The U.S.-China Economic Security Review Commission will host a hearing focused on alternative energy commercialization this week at The University of Toledo.
The commission holds one hearing each year outside Washington, D.C., and selected The University of Toledo because of its experts in alternative energy and links to industry.
“The Challenge of China’s Green Technology Policy and Ohio’s Response” will be held from 9 a.m. to 4 p.m. Wednesday, July 14, in the Dana Conference Center on Health Science Campus.
“The commission chose The University of Toledo for the hearing because of the University’s innovative leadership in developing alternative and clean energy technology,” said Carolyn Bartholomew, vice chair of the commission, who will serve as co-chair of the Toledo hearing. “Ohio is also a major hub for solar panel and wind turbine manufacturing. Many members of Congress expect that developing sector to become a major source of new jobs.”
The U.S.-China Economic Security Review Commission is an independent federal agency that was established in 2000 to advise Congress on policy with China. The commission’s hearings, independent research and travel to China and Asia are compiled into an annual report that makes recommendations for policy and legislation.
The Toledo hearings will consist of three panel discussions: China’s green technology policy and development, Ohio’s response to the challenges from China, and clean technology companies adding jobs and growth.
“The University of Toledo is an international player in the solar arena with an increasing amount of communications and partnerships with green technology leaders worldwide,” said Dr. William McMillen, interim Main Campus provost, executive vice president for academic affairs, and vice president for government relations. “The University is a natural fit for this discussion as we have received prominent national attention and enjoy a growing reputation for our alternative energy endeavors, but we also are charged with preparing our students for future careers and need to remain active in the expansion of those opportunities.”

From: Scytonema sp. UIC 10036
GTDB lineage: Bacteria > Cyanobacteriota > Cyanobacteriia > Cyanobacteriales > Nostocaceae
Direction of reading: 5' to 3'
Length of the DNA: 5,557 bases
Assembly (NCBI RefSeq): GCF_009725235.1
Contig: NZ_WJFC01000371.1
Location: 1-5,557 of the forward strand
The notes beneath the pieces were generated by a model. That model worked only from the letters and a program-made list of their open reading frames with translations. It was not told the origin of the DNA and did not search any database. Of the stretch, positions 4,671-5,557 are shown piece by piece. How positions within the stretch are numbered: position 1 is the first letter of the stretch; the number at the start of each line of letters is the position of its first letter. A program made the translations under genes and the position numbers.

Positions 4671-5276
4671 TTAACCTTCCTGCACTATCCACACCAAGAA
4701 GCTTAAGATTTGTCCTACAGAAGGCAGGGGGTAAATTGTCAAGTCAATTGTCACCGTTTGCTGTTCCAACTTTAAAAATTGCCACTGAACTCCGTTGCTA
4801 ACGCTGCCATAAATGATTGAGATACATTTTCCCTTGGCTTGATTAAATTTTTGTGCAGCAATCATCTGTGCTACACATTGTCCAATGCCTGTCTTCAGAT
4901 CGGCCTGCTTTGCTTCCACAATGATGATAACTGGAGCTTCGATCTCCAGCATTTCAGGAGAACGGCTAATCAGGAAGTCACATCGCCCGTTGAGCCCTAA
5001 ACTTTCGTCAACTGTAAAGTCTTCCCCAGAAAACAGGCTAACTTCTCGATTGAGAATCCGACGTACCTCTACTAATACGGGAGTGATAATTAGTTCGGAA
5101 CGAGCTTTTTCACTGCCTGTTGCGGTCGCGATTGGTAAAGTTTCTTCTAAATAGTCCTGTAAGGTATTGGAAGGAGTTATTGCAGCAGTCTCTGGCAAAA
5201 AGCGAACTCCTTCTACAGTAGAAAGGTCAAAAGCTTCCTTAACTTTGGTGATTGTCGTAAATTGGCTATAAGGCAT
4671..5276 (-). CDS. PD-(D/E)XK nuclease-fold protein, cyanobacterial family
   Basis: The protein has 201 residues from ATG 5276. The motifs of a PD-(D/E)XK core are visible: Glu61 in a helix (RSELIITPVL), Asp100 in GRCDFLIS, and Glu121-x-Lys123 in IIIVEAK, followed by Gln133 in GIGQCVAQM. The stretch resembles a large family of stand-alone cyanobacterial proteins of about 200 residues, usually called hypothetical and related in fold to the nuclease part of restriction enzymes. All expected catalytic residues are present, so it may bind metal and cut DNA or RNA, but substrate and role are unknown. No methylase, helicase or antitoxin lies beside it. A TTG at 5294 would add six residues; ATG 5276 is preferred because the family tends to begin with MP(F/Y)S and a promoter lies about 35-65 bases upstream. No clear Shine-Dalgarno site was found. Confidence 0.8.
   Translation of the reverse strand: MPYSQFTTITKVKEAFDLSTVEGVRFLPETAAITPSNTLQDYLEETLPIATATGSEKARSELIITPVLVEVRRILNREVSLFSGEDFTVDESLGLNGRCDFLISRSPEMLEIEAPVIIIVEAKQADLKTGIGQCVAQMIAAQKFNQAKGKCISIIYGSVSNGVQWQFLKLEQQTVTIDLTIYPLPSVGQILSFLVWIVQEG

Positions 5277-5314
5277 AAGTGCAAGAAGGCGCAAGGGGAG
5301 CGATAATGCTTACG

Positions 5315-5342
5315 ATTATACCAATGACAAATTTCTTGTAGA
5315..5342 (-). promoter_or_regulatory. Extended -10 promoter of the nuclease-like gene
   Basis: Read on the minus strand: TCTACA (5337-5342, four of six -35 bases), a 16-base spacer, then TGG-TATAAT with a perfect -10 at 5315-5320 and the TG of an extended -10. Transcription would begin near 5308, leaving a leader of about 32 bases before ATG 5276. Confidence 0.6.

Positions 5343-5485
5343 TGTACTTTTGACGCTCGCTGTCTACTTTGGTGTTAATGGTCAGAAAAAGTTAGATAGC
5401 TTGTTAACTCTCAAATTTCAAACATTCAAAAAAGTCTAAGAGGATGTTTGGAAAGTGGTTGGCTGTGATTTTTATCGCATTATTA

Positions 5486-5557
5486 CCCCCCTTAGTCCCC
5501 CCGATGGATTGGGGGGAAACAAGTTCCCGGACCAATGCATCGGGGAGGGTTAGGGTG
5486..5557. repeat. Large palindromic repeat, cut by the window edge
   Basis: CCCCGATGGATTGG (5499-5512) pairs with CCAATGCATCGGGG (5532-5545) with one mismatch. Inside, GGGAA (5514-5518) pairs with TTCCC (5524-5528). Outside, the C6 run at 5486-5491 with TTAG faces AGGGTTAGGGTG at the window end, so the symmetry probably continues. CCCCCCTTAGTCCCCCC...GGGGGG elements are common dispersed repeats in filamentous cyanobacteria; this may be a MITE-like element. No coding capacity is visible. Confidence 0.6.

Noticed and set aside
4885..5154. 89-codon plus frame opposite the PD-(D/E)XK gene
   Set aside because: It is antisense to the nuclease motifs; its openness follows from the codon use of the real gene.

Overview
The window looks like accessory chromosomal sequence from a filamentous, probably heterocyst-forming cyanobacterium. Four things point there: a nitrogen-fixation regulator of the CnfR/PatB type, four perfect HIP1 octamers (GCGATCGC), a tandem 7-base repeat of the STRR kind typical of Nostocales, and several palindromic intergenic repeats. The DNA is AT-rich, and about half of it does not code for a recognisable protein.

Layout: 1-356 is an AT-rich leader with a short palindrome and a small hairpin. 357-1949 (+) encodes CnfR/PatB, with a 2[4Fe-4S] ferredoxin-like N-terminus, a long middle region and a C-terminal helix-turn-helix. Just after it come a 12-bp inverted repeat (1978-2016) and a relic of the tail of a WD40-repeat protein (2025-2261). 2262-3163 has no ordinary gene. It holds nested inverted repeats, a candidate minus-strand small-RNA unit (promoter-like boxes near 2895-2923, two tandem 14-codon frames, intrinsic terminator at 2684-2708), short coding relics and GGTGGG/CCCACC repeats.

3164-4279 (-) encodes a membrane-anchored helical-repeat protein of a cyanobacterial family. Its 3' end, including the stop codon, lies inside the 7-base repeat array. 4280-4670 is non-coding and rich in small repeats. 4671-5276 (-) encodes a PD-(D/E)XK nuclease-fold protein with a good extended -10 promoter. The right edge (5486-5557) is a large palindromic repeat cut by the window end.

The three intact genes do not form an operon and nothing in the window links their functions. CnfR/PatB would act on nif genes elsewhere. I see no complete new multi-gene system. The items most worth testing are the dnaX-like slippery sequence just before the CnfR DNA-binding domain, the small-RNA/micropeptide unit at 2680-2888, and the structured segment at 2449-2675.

The University has sent a number of delegations to China and has several strong partnerships there, McMillen added, noting that in June a University employee was part of a 17-member delegation to China to encourage companies there to invest in Ohio.
The public is invited to attend the Toledo hearings, which will be co-chaired by Bartholomew and Commissioner Peter Brookes. Those who wish to share an opinion during the public comment period, which will be from 3:15 to 4 p.m., should register in the morning. Comments are limited to five minutes.
The schedule for the day will be:
• 9 a.m. — Introductory remarks by McMillen.
• 9:15 a.m. — Co-chairs’ remarks from Bartholomew and Brookes.
• 9:30 a.m. — Panel I: China’s Green Technology Policy and Development with Ethan Zindler, head of North American research, Bloomberg New Energy Finance, Washington, D.C.; Julian L. Wong, senior policy analyst, Center for American Progress Action Fund, Washington, D.C.; and Devon Swezey, project director, the Breakthrough Institute, Oakland, Calif.
• 11:15 a.m. — Panel II: Ohio’s Response to the Challenges From China with Megan Reichert-Kral, director, the UT Clean and Alternative Energy Incubator; David McCall, District One director, United Steelworkers Union, Columbus; and Ty Haines, vice president for manufacturing services, WIRE-Net, Cleveland.
12:45 p.m. — Lunch break.
1:45 p.m. — Panel III: Clean Technology Companies Adding Jobs and Growth with Kathy Weiss, vice president for government affairs, First Solar, Perrysburg; Greg Noethlich, chief operating officer, Elyria Foundry, Cleveland; Ross Bushman, president, Cast-Fab Technologies, Cincinnati; and Pat Valente, executive director, Ohio Fuel Cell Coalition, Cleveland.
3:15 p.m. — Panel IV: Public Comment Period.